Protect yourself during mosquito season
IDPH offers tips to guard against mosquito bites
During mosquito season, the Illinois Department of Public Health (IDPH) is reminding Illinoisans of the best ways to avoid being bitten. Different types of mosquitoes can carry different types of diseases, like West Nile virus and Zika virus, but steps you can take to protect yourself from mosquito bites are essentially the same. Taking some simple precautions can help you avoid mosquito bites, regardless of the type of mosquito or the diseases they carry.
West Nile virus is transmitted through the bite of an infected “house” mosquito. Mild cases of West Nile virus infections may cause a slight fever or headache. More severe infections are marked by a rapid onset of a high fever with head and body aches, disorientation, tremors, convulsions and, in the most severe cases, paralysis or death. Zika virus is primarily transmitted through the bite of an Aedes aegypti mosquito, that rarely has been found in Illinois. More information about the West Nile and Zika viruses can be found on the IDPH website at www.dph.illinois.gov/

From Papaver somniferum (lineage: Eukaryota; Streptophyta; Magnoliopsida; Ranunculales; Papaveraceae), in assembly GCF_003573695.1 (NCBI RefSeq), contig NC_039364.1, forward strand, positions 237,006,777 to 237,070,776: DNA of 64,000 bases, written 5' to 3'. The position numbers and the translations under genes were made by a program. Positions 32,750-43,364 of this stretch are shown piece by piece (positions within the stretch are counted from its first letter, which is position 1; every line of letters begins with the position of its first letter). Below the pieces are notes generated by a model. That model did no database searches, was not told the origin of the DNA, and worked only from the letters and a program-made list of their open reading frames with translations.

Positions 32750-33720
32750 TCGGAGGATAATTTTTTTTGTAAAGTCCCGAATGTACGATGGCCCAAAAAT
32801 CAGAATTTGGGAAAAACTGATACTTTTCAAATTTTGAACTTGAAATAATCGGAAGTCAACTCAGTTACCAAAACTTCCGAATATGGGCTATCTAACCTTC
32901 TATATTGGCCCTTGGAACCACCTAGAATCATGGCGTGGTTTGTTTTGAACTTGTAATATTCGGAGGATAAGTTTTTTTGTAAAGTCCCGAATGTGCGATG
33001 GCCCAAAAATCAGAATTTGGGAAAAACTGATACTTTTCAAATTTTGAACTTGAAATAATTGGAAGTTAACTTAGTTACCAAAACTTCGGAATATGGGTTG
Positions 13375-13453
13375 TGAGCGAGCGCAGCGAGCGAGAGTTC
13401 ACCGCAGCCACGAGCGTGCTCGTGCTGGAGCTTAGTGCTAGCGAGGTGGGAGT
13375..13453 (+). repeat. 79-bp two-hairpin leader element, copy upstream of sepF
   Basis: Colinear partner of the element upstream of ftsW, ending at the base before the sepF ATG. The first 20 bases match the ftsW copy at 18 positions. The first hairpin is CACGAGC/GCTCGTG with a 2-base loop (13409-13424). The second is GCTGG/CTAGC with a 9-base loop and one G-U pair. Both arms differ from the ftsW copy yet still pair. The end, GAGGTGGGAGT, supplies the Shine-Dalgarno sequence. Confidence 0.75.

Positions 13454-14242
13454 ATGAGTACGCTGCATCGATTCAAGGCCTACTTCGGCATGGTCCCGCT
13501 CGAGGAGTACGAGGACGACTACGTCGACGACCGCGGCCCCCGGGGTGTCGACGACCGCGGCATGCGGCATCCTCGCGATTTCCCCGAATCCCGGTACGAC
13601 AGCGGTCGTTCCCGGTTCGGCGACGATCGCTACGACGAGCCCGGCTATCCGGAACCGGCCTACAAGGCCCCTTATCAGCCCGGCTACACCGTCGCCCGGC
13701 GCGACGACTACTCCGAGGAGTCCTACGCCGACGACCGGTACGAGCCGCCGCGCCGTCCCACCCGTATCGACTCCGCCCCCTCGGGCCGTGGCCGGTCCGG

Here are some simple precautions you can take to reduce the number of mosquitoes around your home and protect yourself from being bitten. Practice the three “R’s” – reduce, repel, and report.
• REDUCE – make sure doors and windows have tight-fitting screens. Repair or replace screens that have tears or other openings. Try to keep doors and windows shut. Eliminate, or refresh each week, all sources of standing water where mosquitoes can breed, including water in bird baths, ponds, flowerpots, wading pools, etc.
• REPEL – when outdoors, wear shoes and socks, long pants and a long-sleeved shirt, and apply insect repellent that contains DEET, picaridin, oil of lemon eucalyptus or IR 3535, according to label instructions. Consult a physician before using repellents on infants.
• REPORT – report locations where you see water sitting stagnant for more than a week such as roadside ditches or flooded yards. The local health department or city government may be able to add larvicide to the water, which will kill any mosquito eggs.